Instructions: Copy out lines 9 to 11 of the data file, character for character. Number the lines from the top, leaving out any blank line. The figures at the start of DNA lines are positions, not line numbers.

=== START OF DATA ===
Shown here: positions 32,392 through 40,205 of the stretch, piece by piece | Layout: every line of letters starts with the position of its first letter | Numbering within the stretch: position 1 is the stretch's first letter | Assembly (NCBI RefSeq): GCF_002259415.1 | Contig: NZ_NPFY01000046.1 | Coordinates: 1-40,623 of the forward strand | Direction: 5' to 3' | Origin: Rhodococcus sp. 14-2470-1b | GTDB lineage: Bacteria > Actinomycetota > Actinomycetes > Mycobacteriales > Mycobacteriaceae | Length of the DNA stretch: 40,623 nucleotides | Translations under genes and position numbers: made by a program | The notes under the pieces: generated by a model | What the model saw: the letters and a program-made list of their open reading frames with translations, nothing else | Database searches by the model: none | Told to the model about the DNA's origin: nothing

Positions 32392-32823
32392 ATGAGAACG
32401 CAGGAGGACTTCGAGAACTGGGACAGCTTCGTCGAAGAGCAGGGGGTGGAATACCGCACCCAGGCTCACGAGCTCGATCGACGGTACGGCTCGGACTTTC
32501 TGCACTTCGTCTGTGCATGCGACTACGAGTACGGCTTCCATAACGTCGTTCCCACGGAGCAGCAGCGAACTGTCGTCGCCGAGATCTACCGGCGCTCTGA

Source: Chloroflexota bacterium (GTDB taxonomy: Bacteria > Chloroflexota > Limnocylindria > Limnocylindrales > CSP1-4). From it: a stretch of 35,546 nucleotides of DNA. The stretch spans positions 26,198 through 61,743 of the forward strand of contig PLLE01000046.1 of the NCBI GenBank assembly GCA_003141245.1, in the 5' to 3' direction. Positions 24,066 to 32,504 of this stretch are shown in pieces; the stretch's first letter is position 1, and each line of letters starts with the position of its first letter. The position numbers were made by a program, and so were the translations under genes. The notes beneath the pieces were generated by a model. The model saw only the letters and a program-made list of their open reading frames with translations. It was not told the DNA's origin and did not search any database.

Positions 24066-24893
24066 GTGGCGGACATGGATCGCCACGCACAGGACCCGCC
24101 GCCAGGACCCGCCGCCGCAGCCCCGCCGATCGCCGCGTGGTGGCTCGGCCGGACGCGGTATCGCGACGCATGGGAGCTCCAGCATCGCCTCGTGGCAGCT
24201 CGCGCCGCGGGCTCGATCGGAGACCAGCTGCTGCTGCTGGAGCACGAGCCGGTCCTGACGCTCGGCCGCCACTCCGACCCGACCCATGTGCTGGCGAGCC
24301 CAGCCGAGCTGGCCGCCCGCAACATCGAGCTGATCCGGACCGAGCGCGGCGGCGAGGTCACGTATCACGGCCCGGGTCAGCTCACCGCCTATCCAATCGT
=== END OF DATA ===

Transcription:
24101 GCCAGGACCCGCCGCCGCAGCCCCGCCGATCGCCGCGTGGTGGCTCGGCCGGACGCGGTATCGCGACGCATGGGAGCTCCAGCATCGCCTCGTGGCAGCT
24201 CGCGCCGCGGGCTCGATCGGAGACCAGCTGCTGCTGCTGGAGCACGAGCCGGTCCTGACGCTCGGCCGCCACTCCGACCCGACCCATGTGCTGGCGAGCC
24301 CAGCCGAGCTGGCCGCCCGCAACATCGAGCTGATCCGGACCGAGCGCGGCGGCGAGGTCACGTATCACGGCCCGGGTCAGCTCACCGCCTATCCAATCGT